This is a main beam power density estimation program intended for use as part of a evaluation of RF safety compliance with FCC regulations. Amateur Radio operators licensed by the Federal Communications Commission of the United States of America are required to do an evaluation of the strength of the RF fields around their stations, with the only exemption being ERP of less than or equal to 0 dBm (1mW). These rules can be found in the FCC's ET Docket No. 19-126A1. More information can be found at the ARRL Website RF Exposure page.

This program uses the formulae given in FCC OET Bulletin No. 65 to estimate power density in the main lobe of an antenna, with use of the EPA-recommended ground reflection factor as an option. This program is intended for approximate far-field calculations. It may overestimate the actual field strength of high-gain antennas in the near field (within several wavelengths of the antenna). However, it may also underestimate the strength of fields that may be encountered in hot spots in the near field. No computer program can accurately predict where wiring or reflective objects may create hot spots in your particular installation.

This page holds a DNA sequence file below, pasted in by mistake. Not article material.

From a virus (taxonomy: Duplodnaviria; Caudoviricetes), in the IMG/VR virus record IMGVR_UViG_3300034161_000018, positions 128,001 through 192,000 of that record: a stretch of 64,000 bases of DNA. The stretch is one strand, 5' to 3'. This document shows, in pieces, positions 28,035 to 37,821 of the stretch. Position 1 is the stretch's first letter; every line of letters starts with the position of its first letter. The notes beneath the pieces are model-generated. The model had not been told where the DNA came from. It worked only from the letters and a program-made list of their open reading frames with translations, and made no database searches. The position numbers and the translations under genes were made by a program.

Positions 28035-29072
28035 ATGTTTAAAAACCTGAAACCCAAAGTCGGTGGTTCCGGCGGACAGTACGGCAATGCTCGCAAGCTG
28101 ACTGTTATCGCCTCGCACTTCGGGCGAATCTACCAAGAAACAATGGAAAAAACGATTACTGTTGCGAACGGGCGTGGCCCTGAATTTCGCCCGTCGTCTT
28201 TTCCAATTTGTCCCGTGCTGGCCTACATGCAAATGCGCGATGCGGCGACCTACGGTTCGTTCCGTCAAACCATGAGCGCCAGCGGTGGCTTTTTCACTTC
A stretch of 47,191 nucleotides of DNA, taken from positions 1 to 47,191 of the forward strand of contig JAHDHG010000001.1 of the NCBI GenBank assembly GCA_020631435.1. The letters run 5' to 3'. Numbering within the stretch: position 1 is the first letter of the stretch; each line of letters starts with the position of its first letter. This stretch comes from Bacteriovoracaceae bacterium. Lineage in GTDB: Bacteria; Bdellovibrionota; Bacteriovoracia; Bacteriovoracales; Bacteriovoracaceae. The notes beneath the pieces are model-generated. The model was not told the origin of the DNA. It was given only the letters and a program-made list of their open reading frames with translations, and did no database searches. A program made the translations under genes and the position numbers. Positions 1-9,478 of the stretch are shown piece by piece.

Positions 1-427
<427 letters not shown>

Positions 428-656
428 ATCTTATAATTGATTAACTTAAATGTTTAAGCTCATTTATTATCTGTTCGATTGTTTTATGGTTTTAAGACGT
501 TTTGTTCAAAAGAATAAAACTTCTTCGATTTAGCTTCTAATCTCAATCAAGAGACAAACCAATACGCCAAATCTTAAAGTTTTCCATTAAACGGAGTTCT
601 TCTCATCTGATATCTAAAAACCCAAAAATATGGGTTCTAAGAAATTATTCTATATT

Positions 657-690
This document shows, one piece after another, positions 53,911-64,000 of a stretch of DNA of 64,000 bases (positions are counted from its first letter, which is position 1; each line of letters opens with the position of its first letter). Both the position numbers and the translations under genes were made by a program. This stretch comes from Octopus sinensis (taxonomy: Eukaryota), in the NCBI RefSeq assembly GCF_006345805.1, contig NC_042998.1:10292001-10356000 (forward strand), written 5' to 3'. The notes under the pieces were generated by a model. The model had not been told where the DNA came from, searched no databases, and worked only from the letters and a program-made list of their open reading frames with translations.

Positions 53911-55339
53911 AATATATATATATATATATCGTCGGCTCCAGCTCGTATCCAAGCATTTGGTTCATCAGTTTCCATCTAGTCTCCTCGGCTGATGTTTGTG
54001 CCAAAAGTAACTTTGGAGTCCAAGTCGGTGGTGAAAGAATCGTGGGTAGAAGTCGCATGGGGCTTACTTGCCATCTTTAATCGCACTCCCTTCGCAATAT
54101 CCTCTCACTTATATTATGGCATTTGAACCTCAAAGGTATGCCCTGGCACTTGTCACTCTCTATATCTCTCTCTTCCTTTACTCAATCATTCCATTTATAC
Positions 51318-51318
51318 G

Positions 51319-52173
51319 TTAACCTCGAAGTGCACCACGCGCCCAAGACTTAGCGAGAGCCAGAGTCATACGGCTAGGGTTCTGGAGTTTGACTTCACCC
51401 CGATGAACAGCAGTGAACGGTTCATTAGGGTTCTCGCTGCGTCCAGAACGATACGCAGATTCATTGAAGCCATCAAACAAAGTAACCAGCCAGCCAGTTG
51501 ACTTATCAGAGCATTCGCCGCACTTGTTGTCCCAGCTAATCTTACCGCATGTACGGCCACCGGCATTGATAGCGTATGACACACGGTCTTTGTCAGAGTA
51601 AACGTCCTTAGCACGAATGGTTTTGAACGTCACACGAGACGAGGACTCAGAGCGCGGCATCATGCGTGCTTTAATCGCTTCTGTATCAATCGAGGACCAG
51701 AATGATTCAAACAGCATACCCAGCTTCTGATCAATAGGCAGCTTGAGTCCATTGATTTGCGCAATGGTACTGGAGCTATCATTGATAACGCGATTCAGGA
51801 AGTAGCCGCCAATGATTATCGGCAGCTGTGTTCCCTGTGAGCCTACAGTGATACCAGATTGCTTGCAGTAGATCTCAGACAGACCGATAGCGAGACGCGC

This is a World Wide Web front end for a public domain program written by W4/VP9KF using PHP.

Terms: GNU Licence.

 

No Warranties: This information is provided "as is" without any warranty, condition or representation of any kind, either express or implied, including but not limited to, any warranty respecting non-infringement, and the implied warranties of conditions of merchantability and fitness for a particular purpose. In no event shall we be liable for any direct, indirect, special, incidental, consequential or other damages howsoever caused whether arising in contract, tort, or otherwise, arising out of or in connection with the use or performance of the information contained on this web site.

 

Exemptions
to Routine RF Exposure Evaluations

On 2019-11-27, in a  Report and Order of 159 pages, the FCC adopted no categorical exemption to routine RF exposure compliance testing at all Amateur Radio operating frequencies. Moreover, all stations, regardless of power level (except 0 dBm and less), must comply with the RF exposure limits.